As you know, your car’s engine can get hot. The combustion of fuel in such a contained system means that the engine block gets scorching. So how does your car operate at these temperaturens? Simple, it is regulated by a complex cooling system designed to keep everything running smoothly. One of the most important parts of this system is the automotive thermostat. This small but crucial device helps regulate the car’s internal temperature, making sure that it warms up quickly and stays within the optimal range. Too hot, and it can damage the different components; too cold, and it can wear down the engine. To keep everything in check, the thermostat is held in what’s called the thermostat housing. This is a piece of piping that regulates the amount of coolant that is pumped into the engine, and how quickly it gets there.
Cooling System Basics
Most cars operate best at a temperature range of about 200 degrees Fahrenheit. Normally, this is around the temperature at which water boils, but your cooling system is pressurized, meaning that the boiling point of your coolant is increased, so this isn’t usually a problem. For this system to work properly, however, the thermostat housing needs to be functional and efficient. To put it simply, the thermostat is like the bouncer at a club, regulating the amount of coolant that is used.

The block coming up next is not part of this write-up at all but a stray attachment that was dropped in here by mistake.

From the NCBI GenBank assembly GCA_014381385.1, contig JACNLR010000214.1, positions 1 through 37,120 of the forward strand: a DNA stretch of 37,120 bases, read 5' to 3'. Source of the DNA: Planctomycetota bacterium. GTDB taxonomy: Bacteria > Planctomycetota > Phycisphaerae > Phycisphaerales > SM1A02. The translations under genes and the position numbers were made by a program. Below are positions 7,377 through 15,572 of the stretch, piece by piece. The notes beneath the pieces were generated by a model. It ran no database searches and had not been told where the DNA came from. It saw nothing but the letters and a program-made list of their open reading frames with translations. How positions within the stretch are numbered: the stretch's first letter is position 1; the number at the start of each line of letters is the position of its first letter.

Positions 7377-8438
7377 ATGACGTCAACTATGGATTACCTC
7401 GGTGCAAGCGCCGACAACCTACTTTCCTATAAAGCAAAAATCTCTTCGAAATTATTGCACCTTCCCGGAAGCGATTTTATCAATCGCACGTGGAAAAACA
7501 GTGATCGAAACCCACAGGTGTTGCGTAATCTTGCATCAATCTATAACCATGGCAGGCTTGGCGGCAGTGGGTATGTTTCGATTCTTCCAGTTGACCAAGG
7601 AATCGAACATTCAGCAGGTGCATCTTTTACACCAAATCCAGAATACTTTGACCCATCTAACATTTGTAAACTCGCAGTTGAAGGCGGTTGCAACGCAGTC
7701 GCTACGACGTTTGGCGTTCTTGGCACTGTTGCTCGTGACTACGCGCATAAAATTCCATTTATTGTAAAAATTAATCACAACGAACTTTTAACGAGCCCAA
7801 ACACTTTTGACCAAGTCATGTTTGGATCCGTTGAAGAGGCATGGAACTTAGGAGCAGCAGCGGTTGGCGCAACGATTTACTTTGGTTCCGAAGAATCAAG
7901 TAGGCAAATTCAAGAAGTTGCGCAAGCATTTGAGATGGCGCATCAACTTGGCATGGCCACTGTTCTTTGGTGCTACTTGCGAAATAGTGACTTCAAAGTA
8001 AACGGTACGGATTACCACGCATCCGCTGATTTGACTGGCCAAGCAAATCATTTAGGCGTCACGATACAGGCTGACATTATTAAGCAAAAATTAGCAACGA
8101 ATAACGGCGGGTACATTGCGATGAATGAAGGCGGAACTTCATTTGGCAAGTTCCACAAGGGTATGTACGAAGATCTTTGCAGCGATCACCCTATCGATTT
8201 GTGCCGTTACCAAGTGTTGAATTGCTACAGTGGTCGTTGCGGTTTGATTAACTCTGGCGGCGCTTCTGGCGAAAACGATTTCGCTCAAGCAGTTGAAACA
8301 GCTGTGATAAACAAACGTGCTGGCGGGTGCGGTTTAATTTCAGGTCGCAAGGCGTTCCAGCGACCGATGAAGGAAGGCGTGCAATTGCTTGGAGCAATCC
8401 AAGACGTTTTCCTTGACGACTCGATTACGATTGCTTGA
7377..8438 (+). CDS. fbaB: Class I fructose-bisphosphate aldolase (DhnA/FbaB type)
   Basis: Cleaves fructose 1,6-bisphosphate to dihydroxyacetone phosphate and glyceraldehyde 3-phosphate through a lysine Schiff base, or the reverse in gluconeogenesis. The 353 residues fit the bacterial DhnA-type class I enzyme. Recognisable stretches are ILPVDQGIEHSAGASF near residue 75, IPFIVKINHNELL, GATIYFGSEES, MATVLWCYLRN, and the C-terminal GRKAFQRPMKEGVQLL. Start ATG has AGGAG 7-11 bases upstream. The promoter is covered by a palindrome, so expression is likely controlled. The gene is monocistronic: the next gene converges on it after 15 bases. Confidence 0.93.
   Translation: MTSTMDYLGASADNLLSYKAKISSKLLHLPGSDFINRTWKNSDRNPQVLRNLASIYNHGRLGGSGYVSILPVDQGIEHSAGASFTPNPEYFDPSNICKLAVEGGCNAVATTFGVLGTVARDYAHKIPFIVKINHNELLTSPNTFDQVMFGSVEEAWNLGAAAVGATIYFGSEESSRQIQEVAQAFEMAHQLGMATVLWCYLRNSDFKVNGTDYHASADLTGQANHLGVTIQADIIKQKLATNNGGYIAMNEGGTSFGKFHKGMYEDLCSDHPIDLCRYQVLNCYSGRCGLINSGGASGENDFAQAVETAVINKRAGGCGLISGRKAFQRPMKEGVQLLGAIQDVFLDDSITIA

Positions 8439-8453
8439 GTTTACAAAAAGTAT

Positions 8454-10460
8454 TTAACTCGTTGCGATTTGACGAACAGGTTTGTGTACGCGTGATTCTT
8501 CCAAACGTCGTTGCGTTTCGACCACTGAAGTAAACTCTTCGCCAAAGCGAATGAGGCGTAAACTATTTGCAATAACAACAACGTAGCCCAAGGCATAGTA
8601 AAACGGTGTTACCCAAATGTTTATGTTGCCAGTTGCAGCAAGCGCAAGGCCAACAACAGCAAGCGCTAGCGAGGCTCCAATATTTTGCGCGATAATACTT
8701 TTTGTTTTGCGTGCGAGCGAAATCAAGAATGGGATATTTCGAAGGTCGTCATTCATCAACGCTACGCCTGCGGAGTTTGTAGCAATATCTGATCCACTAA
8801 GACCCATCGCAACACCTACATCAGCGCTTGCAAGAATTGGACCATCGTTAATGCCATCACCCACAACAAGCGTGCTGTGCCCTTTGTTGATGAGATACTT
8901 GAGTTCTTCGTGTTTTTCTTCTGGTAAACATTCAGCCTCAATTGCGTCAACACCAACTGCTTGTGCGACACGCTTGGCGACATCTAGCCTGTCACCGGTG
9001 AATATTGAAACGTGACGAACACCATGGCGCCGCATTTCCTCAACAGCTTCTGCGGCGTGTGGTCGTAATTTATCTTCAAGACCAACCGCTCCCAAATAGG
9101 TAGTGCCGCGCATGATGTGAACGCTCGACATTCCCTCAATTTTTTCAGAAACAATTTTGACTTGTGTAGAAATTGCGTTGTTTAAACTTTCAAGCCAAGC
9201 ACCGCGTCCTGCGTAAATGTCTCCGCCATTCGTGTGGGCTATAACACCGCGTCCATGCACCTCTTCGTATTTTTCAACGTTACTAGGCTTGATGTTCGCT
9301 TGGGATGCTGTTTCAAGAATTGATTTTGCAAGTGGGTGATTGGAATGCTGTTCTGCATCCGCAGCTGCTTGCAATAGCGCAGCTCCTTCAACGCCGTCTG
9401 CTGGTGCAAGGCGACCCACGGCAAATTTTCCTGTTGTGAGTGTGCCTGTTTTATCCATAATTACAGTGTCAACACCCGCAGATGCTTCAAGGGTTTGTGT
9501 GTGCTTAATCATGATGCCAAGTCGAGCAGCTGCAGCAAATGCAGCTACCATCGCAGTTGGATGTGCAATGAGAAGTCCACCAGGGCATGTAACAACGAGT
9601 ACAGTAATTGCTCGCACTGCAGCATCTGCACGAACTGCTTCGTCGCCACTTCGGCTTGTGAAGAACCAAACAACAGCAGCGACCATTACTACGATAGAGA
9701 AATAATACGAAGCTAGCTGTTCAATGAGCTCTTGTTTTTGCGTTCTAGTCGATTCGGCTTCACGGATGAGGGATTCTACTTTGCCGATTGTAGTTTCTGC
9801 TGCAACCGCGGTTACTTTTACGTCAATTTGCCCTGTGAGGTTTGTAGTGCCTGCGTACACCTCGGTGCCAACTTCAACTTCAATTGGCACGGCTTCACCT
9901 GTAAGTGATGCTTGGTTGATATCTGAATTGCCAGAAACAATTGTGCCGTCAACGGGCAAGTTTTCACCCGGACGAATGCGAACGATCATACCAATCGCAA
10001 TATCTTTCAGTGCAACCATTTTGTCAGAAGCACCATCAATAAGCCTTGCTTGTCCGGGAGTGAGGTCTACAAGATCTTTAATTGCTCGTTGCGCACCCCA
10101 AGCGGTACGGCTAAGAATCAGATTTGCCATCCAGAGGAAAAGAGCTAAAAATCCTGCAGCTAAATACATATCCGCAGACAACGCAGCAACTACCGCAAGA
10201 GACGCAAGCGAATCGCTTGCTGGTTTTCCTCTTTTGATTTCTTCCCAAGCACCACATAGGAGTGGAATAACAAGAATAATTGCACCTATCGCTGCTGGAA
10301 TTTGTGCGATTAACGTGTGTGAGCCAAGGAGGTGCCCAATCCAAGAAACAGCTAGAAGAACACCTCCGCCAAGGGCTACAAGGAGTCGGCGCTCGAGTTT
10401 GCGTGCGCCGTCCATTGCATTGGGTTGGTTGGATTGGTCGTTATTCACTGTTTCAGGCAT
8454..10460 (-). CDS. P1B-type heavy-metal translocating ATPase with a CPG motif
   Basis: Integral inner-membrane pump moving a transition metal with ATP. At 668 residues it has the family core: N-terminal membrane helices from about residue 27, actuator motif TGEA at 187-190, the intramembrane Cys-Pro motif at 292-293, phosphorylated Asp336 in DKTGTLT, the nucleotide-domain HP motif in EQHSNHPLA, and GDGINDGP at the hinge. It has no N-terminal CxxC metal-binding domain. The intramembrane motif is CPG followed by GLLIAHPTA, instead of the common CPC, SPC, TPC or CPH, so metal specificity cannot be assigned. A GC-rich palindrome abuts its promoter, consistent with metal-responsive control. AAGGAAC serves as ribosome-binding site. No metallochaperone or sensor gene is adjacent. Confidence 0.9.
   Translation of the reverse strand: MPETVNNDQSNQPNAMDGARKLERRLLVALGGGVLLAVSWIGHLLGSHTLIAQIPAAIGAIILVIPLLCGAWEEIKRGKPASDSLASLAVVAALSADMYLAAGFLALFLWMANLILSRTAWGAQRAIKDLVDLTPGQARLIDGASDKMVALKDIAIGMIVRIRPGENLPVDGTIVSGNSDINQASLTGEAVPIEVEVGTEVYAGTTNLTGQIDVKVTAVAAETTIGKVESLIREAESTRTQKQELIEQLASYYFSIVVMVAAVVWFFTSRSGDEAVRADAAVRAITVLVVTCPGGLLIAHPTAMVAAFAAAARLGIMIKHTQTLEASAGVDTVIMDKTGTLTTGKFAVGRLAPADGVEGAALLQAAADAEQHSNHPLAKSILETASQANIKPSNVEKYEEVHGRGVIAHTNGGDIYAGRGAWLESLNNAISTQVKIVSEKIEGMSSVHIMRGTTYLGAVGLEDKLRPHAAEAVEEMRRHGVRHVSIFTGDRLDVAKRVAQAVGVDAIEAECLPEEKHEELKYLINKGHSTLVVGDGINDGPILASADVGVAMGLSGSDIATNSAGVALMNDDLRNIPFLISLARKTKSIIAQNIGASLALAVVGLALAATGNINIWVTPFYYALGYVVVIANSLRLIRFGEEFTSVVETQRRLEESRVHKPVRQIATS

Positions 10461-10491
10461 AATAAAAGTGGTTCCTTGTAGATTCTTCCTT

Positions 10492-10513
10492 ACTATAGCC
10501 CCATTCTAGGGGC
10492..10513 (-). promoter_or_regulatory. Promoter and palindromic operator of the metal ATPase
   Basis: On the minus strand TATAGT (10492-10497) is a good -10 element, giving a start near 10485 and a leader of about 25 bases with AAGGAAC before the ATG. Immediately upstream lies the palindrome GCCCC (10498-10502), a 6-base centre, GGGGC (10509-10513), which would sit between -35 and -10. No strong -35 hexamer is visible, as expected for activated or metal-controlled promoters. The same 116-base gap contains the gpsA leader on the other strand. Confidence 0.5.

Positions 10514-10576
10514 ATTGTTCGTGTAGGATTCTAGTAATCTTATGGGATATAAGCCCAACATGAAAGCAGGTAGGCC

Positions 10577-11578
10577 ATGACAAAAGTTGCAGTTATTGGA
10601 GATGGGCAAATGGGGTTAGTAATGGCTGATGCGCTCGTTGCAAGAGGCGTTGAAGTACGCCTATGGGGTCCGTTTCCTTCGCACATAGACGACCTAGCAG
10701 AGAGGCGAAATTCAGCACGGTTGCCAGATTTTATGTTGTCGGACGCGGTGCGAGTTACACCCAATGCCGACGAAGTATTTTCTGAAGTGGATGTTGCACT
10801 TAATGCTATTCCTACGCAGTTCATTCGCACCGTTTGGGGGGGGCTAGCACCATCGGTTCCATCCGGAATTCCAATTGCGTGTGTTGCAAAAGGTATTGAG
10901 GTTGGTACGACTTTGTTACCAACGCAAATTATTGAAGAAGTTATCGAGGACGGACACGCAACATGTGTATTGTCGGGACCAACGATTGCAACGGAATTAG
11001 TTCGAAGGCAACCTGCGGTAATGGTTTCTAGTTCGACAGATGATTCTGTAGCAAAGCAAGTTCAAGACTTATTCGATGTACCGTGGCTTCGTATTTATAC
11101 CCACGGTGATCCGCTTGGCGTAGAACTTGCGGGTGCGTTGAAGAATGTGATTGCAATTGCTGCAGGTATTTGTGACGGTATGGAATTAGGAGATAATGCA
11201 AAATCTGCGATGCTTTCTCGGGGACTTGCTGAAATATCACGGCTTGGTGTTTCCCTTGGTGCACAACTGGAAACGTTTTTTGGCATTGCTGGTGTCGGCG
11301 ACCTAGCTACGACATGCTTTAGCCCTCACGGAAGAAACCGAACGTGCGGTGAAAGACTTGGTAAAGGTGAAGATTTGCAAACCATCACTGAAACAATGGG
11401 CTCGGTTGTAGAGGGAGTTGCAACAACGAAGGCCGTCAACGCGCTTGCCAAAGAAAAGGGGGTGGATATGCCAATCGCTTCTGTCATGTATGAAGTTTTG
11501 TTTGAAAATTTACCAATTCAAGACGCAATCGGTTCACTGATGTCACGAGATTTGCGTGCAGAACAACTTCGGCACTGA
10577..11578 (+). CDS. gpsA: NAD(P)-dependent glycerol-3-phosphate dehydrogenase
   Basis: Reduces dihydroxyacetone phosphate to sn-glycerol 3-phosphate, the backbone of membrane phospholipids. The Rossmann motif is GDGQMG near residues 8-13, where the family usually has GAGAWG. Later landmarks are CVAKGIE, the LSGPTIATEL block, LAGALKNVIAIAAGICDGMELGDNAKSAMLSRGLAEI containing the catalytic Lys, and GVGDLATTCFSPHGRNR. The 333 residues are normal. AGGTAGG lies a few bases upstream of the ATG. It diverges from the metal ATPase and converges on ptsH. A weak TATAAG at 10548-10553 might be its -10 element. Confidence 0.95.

Since your car operates at a relatively high temperature, it’s imperative that the thermostat housing prevents coolant from reaching the engine too soon. If this happens, then it would take longer for it to reach its optimal temperature, which could cause unnecessary wear and tear. Thus, the thermostat only allows coolant to be pumped to the engine once it has come to the right temp.
The way the thermostat works is that wax holds a valve in place, keeping the coolant from leaving the reservoir. Once the engine has been heated, this wax melts, releasing the valve and letting the coolant pump through the system.
While most automotive thermostats are durable and reliable, they do break down and rust, which can cause significant problems. If the valve is stuck in either the closed or open position, it can result in the engine running either too hot or too cold, which will only create bigger issues later on. Thus, it is crucial that you check both the thermostat housing and the thermostat itself for any damage.